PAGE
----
Philly Shipyard: lay-offs and delays follow year of record revenues

Written by Nick Blenkey
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FEBRUARY 16, 2018 — Though Philly Shipyard today reported record high revenues and profits for 2017, it says that the delay it has experienced in securing new contracts and financing for work after the last vessel in the current backlog has interrupted its building program, causing it to temporarily halt certain operations and lay-off some employees.

Philly Shipyard reported fourth quarter and full year 2017 net income of $31.5 million and $68.0 million, respectively, compared to $19.3 million and $38.7 million in the same periods in 2016.

Main drivers of the record high revenues were the deliveries of three product tankers to Kinder Morgan, as well as continued progress on two containerships for Matson. While there was no profit on the Matson project in 2017, Philly Shipyard recognized 100% of the profit on the Kinder Morgan ships. However, the yard expects it will recognize revenues in 2018 only for the continued progress on the Matson project and potentially some initial progress on contracts for new vessel construction.


Philly Shipyard says its key focus operations is continued progress on the containerships under construction for Matson and that the the main focus areas for Philly Shipyard’s business are securing new contracts to expand its order backlog and seeking capital to finance the construction of new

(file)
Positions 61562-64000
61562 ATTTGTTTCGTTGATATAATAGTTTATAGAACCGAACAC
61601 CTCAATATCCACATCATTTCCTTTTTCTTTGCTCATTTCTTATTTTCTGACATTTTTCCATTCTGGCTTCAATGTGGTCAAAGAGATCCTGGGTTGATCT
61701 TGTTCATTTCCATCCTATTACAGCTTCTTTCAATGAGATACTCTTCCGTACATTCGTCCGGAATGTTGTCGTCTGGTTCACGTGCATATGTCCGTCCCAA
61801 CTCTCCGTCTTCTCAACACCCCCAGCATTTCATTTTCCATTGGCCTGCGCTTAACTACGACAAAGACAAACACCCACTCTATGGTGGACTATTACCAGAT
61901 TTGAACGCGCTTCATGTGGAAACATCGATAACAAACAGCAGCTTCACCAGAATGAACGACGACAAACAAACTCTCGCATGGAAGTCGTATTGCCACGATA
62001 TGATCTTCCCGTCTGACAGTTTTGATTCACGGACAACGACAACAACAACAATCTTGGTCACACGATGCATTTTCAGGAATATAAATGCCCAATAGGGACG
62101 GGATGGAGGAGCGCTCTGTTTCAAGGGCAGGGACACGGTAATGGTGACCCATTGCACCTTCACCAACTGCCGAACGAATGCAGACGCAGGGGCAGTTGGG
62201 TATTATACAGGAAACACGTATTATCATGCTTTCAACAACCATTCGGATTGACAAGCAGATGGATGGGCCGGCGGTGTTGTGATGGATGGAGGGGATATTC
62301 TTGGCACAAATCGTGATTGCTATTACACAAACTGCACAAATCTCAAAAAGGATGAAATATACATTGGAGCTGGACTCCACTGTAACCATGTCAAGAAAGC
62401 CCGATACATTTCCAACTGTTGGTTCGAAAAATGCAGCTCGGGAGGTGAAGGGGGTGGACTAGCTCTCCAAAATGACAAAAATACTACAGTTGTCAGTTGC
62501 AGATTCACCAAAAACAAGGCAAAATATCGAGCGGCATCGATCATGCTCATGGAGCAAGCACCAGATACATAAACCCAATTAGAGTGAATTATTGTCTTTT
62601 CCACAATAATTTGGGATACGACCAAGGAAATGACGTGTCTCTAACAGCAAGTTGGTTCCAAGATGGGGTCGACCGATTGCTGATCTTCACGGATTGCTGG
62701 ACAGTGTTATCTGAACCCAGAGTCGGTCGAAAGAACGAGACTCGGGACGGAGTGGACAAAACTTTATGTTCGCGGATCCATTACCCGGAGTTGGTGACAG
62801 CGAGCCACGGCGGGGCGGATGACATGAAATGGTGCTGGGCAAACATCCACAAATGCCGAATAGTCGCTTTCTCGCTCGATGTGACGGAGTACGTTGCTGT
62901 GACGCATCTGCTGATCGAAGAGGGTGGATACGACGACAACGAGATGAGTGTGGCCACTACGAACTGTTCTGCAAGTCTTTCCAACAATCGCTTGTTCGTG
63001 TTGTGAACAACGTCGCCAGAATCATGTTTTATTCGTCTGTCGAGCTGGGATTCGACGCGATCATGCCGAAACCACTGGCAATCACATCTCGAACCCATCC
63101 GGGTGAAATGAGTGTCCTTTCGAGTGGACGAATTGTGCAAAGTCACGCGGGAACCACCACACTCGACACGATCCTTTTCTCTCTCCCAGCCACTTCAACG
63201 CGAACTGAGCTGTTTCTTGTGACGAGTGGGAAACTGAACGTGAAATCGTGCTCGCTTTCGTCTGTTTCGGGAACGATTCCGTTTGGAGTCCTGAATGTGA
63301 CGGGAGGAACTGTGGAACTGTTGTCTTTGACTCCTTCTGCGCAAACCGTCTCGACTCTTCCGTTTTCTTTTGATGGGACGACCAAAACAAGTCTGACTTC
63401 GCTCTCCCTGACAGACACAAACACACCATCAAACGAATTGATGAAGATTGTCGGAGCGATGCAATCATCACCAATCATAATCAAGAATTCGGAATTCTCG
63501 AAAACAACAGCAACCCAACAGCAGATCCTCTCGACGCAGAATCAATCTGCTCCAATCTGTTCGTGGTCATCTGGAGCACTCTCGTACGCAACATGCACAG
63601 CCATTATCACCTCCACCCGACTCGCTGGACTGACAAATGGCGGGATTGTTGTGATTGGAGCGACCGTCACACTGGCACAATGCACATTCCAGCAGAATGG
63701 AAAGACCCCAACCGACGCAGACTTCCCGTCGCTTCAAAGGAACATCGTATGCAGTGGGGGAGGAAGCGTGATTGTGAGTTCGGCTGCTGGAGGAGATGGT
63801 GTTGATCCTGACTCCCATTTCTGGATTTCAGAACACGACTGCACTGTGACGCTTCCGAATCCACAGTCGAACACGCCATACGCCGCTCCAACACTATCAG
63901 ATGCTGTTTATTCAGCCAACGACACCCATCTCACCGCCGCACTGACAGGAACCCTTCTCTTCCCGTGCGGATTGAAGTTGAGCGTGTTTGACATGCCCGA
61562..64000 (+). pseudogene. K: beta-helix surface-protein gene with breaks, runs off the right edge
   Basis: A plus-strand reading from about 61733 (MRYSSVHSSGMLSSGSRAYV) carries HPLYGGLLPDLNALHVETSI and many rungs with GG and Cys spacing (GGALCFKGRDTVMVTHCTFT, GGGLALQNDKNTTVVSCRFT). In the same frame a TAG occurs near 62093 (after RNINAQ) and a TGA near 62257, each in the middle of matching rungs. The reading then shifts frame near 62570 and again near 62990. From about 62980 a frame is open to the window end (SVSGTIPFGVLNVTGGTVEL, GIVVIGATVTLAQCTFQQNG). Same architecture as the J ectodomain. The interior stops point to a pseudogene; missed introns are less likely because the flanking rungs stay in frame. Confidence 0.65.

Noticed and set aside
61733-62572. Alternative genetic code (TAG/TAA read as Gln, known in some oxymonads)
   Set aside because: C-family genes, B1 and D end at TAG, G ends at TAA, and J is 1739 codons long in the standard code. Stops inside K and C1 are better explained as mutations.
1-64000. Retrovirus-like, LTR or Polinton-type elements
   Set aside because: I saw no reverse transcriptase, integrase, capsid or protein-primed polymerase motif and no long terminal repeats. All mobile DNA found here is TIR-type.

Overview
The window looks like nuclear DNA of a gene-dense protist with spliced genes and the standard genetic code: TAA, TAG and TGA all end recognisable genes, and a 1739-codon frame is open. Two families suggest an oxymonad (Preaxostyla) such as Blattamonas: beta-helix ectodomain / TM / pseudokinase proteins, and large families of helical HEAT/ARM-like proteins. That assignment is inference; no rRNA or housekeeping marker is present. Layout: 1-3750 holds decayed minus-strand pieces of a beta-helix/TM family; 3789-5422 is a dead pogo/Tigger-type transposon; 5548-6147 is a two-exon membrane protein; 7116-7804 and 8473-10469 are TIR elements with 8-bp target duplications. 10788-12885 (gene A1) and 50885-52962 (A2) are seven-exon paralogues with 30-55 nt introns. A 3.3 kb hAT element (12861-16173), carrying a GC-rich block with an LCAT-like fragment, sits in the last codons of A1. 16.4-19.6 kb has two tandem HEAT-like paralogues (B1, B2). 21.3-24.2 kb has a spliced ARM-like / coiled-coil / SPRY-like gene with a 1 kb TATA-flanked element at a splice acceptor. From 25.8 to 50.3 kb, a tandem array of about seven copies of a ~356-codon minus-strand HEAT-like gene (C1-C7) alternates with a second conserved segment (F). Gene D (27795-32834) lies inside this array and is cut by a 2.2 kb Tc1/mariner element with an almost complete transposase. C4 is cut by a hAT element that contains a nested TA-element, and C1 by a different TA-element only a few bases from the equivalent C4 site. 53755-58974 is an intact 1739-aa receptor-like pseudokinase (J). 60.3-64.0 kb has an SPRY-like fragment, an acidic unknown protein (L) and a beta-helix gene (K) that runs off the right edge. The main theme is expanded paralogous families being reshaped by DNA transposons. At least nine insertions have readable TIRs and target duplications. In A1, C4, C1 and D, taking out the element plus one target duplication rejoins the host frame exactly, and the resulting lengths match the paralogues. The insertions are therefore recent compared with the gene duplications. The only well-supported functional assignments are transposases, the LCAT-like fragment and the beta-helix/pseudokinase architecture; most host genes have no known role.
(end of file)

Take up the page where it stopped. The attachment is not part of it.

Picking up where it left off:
It says the delay it has experienced in securing this new business and financing has interrupted its building program, causing Philly Shipyard to temporarily halt certain operations and lay-off some employees.

As we reported earlier, the shipyard’s plan to build two containerships for TOTE has been put on hold due to TOTE’s problems with gaining access to suitable terminal space for the new ships in Hawaii. TOTE has said it is open to working with the Hawaii DOT to update plans and a timeline for access to a deep-water terminal in Honolulu Harbor, but meantime Philly Shipyard’s project to build its Hulls 031-034 as containerships has been put on hold.

The yard now says it “intends to resume this project when there is more clarity regarding the new order situation and related capital requirements” and that it “is exploring alternatives in order to secure contracts and financing for these vessels.”

Among other endeavors, Philly Shipyard has teamed with Fincantieri Marine Group and Vard Marine to compete for the detail design and construction of the U.S. Coast Guard’s next generation heavy polar icebreaker. In support of this effort, the team is participating in a government funded industry study to develop a baseline icebreaker design, cost estimate, and project schedule and refine key vessel features and performance requirements.

Philly Shipyard also notes that it “will continue to evaluate opportunities to participate in the post-delivery economics of the ships that it constructs.”


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